Published: Oct. 9, 2017

Charles and Mildred Nilon

Mildred and Charles Nilon, courtesy of the University Libraries Special Collections & Archives

Tom Windham still remembers meeting Mildred Nilon in the summer of ‘69. She stopped him in the stacks of Norlin Library and wanted to know about him — where was he from, what was he studying, what were his goals. That was the thing about Charles and Mildred Nilon, Windham explained. They went above and beyond their roles on campus to support students and community. As the university’s first black professor and first black librarian, respectively, they helped inspire countless students and colleagues and challenge the status quo on campus and in the community.

Charles passed away 1991, and Mildred recently passed away on Sept. 30 at the age of 97. However, their legacy and education advocacy will live on through a new education scholarship created in their honor, the Charles and Mildred Nilon Endowed Teacher Education Scholarship. The scholarship was awarded for the first time this fall to two students pursuing a bachelor’s of elementary education.  

“The Nilons had a way of connecting with students,” said Windham, a CU Boulder alumnus (PhD, Psych ’75) and a School of Education Development Advisory Board Member. “When they saw you, they really saw you. They wanted you to know that just by being who you are, you deserved respect and opportunity.”

Charles Nilon joined the English Department in 1956 and Mildred Nilon joined the library in 1962. Among their many important contributions, Charles spearheaded and served the chairperson for the university’s Black Studies program that became part of the current Department of Ethnic Studies, and Mildred retired as the head of the library’s public service division after 25 years. They were active on and off campus in groups such as the United Black Action Committee, the United Black Women of Boulder Valley, Housing for Everyone through Local Programs (HELP), the Town and Country YWCA Board, the Mental Health Board, and Historic Boulder. Together, they were beloved members of the CU Boulder community who also effectively began a change in Boulder’s segregated housing pattern.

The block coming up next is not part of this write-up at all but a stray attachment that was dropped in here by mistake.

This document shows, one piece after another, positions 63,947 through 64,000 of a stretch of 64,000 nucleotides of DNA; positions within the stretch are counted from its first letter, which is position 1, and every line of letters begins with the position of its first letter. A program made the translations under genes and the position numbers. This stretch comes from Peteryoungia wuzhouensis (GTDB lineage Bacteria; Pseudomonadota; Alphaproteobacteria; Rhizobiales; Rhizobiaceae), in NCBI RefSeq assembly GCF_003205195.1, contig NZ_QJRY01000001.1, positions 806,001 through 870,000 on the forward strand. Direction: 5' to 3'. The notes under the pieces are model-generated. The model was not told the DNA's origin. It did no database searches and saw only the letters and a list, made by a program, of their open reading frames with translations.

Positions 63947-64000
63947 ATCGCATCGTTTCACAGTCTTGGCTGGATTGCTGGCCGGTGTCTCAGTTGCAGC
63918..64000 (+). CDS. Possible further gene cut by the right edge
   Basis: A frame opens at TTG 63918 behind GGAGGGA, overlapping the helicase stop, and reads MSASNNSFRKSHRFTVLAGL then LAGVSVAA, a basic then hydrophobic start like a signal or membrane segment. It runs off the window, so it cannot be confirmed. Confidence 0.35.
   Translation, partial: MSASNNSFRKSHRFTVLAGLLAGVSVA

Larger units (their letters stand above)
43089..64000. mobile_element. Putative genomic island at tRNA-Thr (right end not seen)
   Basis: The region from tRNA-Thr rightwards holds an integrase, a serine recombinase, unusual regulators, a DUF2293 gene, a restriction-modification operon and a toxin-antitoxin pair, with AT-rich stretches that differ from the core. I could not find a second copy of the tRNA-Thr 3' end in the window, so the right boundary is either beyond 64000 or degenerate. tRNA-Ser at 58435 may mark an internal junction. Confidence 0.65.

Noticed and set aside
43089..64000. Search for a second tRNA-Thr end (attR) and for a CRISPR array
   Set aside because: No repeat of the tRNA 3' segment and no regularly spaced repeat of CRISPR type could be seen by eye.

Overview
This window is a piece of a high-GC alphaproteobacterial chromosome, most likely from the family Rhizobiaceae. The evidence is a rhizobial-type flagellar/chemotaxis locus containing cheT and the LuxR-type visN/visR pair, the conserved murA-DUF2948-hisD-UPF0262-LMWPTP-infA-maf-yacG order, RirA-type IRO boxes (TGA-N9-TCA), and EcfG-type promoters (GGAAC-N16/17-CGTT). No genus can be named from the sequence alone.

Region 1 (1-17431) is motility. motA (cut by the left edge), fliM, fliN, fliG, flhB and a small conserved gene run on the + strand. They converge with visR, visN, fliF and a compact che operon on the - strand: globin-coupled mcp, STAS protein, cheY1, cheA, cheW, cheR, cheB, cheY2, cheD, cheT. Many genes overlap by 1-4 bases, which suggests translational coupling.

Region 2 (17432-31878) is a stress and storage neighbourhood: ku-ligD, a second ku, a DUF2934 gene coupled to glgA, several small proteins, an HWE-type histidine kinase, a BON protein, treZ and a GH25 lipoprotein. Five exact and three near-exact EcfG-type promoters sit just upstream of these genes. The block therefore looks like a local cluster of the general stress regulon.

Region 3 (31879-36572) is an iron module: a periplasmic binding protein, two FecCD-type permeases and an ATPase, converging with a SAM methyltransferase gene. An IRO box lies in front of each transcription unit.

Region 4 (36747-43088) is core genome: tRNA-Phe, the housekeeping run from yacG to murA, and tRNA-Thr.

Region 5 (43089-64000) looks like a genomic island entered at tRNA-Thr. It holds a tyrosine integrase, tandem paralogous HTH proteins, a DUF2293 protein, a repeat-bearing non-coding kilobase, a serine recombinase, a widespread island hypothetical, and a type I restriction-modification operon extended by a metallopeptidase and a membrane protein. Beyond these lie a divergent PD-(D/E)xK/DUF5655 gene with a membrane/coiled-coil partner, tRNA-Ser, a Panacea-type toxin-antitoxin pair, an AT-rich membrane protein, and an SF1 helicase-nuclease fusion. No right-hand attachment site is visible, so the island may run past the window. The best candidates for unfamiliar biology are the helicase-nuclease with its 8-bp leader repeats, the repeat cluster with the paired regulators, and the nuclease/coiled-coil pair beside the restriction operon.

Windham, a friend and mentee of the Nilons, helped lead efforts to honor the Nilons by creating the new scholarship and many donors across the country have stepped up to show their support. The scholarship is designated for education students who are pursuing teacher licensure and are committed to advancing educational opportunities in under-resourced schools, especially those that serve African American communities. The Nilons’ son, Charlie, a professor at the University of Missouri, said his mother was “thrilled” that a scholarship had been created in their honor. Charlie said his mother often remarked that she had one son but many children. With the new Nilon scholarship underway, there will be many more “children” who thrive personally and advance educational opportunities for their own students for many generations to come. 

    Help us ensure the Nilon Scholarship can continue to support students and educational equity for years to come. Give now 

    Education Scholarship Awards Ceremony
    Recipients of the new Nilon Scholarship and recipients and donors for more 40 other scholarships will be honored at the School of Education Scholarship Awards Ceremony.